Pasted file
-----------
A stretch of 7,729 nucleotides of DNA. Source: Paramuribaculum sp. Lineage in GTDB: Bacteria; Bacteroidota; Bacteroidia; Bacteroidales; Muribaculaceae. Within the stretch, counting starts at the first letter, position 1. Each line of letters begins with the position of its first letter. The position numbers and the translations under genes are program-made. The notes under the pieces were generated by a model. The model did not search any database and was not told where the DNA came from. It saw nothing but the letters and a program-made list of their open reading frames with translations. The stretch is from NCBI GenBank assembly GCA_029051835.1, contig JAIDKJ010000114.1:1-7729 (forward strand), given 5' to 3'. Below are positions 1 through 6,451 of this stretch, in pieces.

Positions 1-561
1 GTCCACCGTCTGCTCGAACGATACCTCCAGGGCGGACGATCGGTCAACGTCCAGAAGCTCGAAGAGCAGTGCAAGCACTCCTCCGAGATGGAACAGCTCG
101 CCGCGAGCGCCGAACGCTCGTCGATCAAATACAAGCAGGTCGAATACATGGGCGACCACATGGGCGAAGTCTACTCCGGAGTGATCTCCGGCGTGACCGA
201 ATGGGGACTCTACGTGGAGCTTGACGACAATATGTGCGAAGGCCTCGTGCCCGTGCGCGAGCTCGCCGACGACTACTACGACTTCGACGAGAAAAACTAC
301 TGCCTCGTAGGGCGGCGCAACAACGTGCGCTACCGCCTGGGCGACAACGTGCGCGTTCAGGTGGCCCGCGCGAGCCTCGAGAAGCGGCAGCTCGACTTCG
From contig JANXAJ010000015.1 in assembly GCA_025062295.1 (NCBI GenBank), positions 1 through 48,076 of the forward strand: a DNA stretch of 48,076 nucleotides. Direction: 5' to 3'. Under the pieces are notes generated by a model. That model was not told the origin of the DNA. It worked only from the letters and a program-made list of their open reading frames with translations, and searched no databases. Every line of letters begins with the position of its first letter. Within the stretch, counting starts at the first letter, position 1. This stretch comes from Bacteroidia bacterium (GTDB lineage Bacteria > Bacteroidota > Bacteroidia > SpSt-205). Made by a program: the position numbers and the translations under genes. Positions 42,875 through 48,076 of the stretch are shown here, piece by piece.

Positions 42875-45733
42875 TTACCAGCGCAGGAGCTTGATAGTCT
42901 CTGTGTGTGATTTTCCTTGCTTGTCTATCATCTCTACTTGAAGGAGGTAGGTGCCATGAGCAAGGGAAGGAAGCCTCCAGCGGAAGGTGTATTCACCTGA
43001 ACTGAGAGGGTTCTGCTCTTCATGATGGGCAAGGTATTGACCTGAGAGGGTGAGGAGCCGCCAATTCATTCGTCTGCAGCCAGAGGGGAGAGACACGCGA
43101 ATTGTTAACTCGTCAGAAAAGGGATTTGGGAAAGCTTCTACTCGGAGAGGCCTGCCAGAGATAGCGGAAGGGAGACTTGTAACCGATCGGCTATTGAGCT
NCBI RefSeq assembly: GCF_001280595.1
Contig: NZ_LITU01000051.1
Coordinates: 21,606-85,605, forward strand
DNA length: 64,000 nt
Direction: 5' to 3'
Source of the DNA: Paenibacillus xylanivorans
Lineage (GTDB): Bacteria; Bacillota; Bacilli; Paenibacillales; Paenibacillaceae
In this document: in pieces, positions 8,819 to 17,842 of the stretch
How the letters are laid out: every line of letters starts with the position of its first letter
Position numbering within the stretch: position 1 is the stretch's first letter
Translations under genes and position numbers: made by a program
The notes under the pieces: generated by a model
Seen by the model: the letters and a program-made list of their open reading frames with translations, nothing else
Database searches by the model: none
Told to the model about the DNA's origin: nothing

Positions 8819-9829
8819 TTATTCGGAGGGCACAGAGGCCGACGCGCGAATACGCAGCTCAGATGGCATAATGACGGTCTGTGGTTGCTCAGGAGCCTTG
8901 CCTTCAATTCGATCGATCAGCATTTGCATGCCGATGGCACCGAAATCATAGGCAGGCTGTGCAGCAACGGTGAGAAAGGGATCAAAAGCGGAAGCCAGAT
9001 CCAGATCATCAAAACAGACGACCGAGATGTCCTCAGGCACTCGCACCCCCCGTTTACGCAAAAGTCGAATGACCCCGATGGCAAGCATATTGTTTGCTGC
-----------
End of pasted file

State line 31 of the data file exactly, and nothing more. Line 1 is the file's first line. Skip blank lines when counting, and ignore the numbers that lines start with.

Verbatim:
9001 CCAGATCATCAAAACAGACGACCGAGATGTCCTCAGGCACTCGCACCCCCCGTTTACGCAAAAGTCGAATGACCCCGATGGCAAGCATATTGTTTGCTGC